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The low desire, the base design,
That makes another's virtues less; The revel of the ruddy wine,
And all occasions of excess;
The longing for ignoble things;
The strife for triumph more than truth; The hardening of the heart, that brings Irreverence for the dreams of youth;
All thoughts of ill; all evil deeds,
That have their root in thoughts of ill; Whatever hinders or impedes
The action of the nobler will;
All these must first be trampled down
In the bright fields of fair renown
The right of eminent domain.
We have not wings, we cannot soar;
But we have feet to scale and climb By slow degrees, by more and more, The cloudy summits of our time.
The mighty pyramids of stone
That wedge-like cleave the desert airs, When nearer seen, and better known, Are but gigantic flights of stairs.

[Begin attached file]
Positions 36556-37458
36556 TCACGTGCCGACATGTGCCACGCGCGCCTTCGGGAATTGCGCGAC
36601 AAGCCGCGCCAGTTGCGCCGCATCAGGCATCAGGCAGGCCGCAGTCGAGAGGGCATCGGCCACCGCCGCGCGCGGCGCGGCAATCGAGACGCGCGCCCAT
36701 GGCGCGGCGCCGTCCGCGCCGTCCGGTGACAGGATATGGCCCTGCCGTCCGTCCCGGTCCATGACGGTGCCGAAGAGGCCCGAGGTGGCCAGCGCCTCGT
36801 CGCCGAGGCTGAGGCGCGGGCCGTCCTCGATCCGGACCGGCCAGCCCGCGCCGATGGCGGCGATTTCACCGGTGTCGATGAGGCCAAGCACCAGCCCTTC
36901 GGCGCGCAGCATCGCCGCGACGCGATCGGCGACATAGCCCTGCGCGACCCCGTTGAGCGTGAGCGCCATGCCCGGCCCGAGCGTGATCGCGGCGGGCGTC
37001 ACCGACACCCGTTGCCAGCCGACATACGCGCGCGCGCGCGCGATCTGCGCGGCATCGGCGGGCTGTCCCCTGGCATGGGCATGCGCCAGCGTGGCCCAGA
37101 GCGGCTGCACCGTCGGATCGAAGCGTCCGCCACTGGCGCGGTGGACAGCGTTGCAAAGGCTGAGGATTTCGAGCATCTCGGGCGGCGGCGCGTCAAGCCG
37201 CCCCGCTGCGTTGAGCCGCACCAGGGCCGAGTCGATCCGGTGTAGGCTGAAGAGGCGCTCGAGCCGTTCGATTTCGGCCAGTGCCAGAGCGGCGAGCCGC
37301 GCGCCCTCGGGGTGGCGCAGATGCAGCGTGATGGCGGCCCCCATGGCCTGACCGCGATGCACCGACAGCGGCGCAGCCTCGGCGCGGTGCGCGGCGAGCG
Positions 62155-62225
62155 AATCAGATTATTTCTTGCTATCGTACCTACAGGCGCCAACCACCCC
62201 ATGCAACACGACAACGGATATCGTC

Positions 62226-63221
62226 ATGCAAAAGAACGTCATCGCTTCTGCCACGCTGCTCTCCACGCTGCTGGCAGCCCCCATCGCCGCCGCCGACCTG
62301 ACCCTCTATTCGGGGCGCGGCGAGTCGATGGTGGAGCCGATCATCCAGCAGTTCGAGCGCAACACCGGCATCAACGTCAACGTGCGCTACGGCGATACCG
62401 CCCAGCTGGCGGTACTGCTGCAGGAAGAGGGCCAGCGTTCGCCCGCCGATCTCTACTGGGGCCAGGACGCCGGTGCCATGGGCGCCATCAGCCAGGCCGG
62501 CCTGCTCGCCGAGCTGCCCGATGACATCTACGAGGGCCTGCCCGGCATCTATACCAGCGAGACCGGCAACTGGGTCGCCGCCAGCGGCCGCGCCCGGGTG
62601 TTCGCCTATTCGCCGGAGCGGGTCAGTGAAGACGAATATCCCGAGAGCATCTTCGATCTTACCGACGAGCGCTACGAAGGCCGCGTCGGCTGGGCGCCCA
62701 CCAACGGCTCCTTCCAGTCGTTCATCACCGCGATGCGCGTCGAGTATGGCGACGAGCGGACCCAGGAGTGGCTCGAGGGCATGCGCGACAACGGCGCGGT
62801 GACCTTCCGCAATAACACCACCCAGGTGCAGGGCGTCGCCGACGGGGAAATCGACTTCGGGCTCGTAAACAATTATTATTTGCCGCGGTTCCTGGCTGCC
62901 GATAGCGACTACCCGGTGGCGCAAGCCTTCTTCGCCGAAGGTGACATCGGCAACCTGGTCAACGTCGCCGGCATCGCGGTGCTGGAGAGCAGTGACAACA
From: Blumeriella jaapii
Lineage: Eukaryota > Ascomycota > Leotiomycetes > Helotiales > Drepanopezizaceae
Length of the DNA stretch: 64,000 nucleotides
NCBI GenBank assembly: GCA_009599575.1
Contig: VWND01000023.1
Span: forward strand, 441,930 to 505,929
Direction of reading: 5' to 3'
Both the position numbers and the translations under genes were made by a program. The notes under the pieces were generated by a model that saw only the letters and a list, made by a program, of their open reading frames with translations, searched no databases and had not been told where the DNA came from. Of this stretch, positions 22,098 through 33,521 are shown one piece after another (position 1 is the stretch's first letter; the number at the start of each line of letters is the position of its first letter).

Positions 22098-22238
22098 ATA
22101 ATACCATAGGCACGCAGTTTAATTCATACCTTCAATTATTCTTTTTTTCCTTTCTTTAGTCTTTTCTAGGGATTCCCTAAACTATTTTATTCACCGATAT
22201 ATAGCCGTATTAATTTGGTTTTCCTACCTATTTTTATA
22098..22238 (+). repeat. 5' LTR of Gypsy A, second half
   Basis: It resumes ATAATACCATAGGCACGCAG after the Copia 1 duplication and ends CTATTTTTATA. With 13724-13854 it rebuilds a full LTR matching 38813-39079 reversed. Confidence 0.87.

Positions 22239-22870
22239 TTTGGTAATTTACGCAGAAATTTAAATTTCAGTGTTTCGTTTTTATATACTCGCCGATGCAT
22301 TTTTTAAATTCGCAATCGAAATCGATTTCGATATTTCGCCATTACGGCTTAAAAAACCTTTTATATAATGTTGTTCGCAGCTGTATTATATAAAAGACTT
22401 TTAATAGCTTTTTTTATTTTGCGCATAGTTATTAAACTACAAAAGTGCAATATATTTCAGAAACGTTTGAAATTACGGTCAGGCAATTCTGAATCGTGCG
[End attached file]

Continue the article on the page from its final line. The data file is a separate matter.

The distant mountains, that uprear
The heights by great men reached and kept
But they, while their companions slept,
Standing on what too long we bore
With shoulders bent and downcast eyes,
Nor deem the irrevocable Past,
To something nobler we attain.
THE PHANTOM SHIP.
IN Mather's Magnalia Christi,
May be found in prose the legend
A ship sailed from New Haven,
That filled her sails at parting,
Were heavy with good men's prayers.
Thus prayed the old divine"To bury our friends in the ocean, Take them, for they are thine!"
But Master Lamberton muttered,
And the ships that came from England, When the winter months were gone,
Brought no tidings of this vessel
Nor of Master Lamberton.
This put the people to praying
That the Lord would let them hear
What in his greater wisdom
He had done with friends so dear.